Scripps Health based in San Diego proposed to settle a combined class action lawsuit regarding Scripps Health Data Incident Litigation – to take care of all claims associated with its ransomware attack in 2021.
In April 2021, Scripps Health experienced a ransomware attack and reported it to the Department of Health and Human Services indicating that 147,267 patients were affected. The attack resulted in a big trouble at Scripps Health hospitals. Ambulances were redirected and booked appointments were cancelled. The employees used pen and paper to record patient data for about a month while the health system repaired its IT systems.
The investigation confirmed that the attackers stole patient records from its system on April 29, 2021, which held PHI like names, driver’s license numbers, Social Security numbers, and medical data, such as data kept in health records. The ransomware attack was extremely expensive for Scripps Health. Based on its financial statements, the attack resulted in roughly $113 million in lost income.
Scripps Health faced multiple lawsuits filed in the San Diego County Superior Court on behalf of the ransomware attack victims after the data breach. The lawsuits assert Scripps Health did not employ and retain enough security procedures to secure patient data and lacked guidelines and procedures for discovering and remediating cyberattacks, in spite of knowing the high threat of an attack.
The plaintiffs claim they endured lost time, irritation, interference, and difficulty because of the data breach, which include being kept from logging into the MyScripps patient website, which is employed by patients to view their healthcare data, ask for prescription refills, take care of appointments, and connect with doctors. The lawsuits wanted damages, repayment of out-of-pocket expenditures, and injunctive relief, demanding Scripps Health employ enough security procedures to better secure patient information later on.
Scripps Health did not admit to any wrongdoing and doesn’t take responsibility for the cyberattack and data breach. It was decided to negotiate the lawsuit to avoid more legal costs, prevent the uncertainty of trial, and take care of all claims associated with the data breach. Based on the conditions of the settlement, class members may submit a claim of around $100 which is governed by a pro-rata increase based on the number of claims acquired. Additionally, class members may submit claims for recorded common and extraordinary deficits. The settlement amount is likely to go over and above $3.5 million.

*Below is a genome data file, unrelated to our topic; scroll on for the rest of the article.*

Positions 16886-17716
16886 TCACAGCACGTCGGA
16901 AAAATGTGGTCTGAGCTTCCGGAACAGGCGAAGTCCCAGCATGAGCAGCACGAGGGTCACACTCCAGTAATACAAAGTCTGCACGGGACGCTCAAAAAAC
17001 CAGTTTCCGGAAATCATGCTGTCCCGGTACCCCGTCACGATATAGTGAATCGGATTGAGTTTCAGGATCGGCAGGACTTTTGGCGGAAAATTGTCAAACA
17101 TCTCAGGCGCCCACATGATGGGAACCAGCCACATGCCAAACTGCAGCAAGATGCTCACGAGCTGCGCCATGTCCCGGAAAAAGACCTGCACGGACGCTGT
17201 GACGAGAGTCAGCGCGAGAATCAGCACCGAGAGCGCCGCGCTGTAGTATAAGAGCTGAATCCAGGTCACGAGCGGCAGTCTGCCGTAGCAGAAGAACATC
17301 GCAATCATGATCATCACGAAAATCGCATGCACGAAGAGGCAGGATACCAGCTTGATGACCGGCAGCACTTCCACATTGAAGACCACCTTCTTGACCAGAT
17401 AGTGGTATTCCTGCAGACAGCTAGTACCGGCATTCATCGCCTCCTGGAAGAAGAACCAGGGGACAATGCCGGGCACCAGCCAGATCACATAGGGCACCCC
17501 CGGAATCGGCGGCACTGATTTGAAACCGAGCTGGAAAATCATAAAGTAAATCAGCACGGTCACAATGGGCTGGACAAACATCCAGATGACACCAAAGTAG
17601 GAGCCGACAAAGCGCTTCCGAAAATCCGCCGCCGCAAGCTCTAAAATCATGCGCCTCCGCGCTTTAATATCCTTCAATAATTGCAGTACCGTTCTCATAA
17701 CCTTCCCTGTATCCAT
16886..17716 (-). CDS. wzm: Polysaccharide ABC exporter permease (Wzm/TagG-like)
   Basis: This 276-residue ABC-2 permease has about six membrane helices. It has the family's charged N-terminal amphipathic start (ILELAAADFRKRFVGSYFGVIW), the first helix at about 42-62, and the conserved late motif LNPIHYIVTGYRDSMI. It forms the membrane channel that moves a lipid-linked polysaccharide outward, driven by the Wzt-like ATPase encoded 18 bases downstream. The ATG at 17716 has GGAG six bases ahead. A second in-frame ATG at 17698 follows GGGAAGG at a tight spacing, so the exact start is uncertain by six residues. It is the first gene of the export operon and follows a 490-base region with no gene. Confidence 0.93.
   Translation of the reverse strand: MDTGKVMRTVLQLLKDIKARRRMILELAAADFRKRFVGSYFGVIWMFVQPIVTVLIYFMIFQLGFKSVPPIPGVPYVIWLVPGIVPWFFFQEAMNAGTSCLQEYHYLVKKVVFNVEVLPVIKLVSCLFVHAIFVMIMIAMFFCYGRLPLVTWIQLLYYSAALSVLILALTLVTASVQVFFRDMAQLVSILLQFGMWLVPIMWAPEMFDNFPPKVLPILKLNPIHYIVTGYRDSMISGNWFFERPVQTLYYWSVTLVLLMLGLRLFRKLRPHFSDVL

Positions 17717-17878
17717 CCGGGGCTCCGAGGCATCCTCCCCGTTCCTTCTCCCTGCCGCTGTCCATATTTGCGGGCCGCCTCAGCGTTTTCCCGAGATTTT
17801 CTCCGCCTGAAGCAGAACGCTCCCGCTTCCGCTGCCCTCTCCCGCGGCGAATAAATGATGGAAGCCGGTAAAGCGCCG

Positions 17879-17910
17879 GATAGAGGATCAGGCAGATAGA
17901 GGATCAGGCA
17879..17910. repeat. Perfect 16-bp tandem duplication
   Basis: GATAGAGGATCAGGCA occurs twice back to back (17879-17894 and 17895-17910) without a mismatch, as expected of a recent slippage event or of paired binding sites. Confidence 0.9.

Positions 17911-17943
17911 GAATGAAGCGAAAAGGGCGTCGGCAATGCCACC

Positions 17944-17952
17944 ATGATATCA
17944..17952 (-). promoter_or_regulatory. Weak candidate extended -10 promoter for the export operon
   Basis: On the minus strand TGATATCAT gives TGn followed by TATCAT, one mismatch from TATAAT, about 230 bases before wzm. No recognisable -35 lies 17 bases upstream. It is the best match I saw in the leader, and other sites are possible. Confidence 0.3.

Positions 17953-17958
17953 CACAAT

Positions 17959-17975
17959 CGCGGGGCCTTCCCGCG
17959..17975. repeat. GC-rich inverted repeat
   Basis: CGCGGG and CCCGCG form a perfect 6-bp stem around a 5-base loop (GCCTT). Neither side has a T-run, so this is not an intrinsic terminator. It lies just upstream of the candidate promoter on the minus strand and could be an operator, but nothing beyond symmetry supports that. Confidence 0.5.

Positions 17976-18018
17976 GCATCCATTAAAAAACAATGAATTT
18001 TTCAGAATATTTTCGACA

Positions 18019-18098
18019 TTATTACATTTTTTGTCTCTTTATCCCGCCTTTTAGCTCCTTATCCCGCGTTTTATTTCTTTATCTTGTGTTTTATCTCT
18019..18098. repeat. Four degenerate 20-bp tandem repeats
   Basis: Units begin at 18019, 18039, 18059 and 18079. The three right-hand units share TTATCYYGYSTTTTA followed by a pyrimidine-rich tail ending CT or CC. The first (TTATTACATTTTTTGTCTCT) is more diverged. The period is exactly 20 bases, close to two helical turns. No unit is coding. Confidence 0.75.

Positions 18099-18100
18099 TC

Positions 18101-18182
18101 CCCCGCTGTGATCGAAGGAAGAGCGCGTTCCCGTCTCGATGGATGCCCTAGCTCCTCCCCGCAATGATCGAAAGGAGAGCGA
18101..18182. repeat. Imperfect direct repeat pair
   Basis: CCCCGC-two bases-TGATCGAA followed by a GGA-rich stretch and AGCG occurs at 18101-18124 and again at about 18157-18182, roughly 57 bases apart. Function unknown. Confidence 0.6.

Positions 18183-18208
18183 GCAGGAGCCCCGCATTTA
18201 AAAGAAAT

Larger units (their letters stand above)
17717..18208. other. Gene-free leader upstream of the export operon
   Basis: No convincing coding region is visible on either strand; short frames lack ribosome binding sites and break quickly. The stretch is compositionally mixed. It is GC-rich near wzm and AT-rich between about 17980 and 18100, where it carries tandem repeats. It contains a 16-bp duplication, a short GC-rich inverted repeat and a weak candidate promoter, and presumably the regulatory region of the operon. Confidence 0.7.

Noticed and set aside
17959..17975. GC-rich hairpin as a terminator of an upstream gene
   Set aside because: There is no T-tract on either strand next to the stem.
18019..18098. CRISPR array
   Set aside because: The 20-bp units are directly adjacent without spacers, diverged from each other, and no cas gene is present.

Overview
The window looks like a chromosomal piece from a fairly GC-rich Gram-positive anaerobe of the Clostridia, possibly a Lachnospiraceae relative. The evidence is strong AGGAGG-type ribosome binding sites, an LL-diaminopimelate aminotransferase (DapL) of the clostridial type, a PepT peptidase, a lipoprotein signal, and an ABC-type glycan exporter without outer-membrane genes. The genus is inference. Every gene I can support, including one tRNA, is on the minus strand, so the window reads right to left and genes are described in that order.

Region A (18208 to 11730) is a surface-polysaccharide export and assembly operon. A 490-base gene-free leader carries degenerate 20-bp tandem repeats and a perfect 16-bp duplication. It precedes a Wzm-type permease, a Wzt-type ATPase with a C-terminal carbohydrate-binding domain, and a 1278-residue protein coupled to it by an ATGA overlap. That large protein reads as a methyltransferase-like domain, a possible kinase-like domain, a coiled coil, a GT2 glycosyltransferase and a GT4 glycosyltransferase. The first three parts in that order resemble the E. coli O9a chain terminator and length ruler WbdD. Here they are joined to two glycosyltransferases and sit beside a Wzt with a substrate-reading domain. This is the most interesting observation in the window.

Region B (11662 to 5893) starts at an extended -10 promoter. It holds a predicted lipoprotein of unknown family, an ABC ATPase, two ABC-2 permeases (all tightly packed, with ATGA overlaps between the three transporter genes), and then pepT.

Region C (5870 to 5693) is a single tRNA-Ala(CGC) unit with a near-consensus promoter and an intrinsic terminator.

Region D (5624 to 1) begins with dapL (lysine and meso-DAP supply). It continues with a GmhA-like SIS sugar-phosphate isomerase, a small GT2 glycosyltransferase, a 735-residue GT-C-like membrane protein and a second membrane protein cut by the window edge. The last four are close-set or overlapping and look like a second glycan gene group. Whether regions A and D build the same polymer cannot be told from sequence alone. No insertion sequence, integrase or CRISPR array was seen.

Claims for repayment of common out-of-pocket are allowed up to $1,000 max for each class member. Ordinary losses consist of card re-issuance fees, unreimbursed bank fees, overdraft fees, over-limit fees, phone charges, expenses of credit reports, and related losses that may be fairly tracked to the ransomware attack.
Extraordinary losses pertain to those whose identity theft is quite traceable to the ransomware attack and was experienced from April 29, 2021, to March 23, 2023. To be eligible for compensation for extraordinary losses, class members should have made sensible efforts to prevent experiencing losses and to have worn out particular paths for recuperating ruin associated with identity theft.
Class members wanting to leave themselves out of the negotiation or refute it can do up to March 8, 2023. The final day for submitting claims is March 23, 2023. The last approval exercise is on April 7, 2023.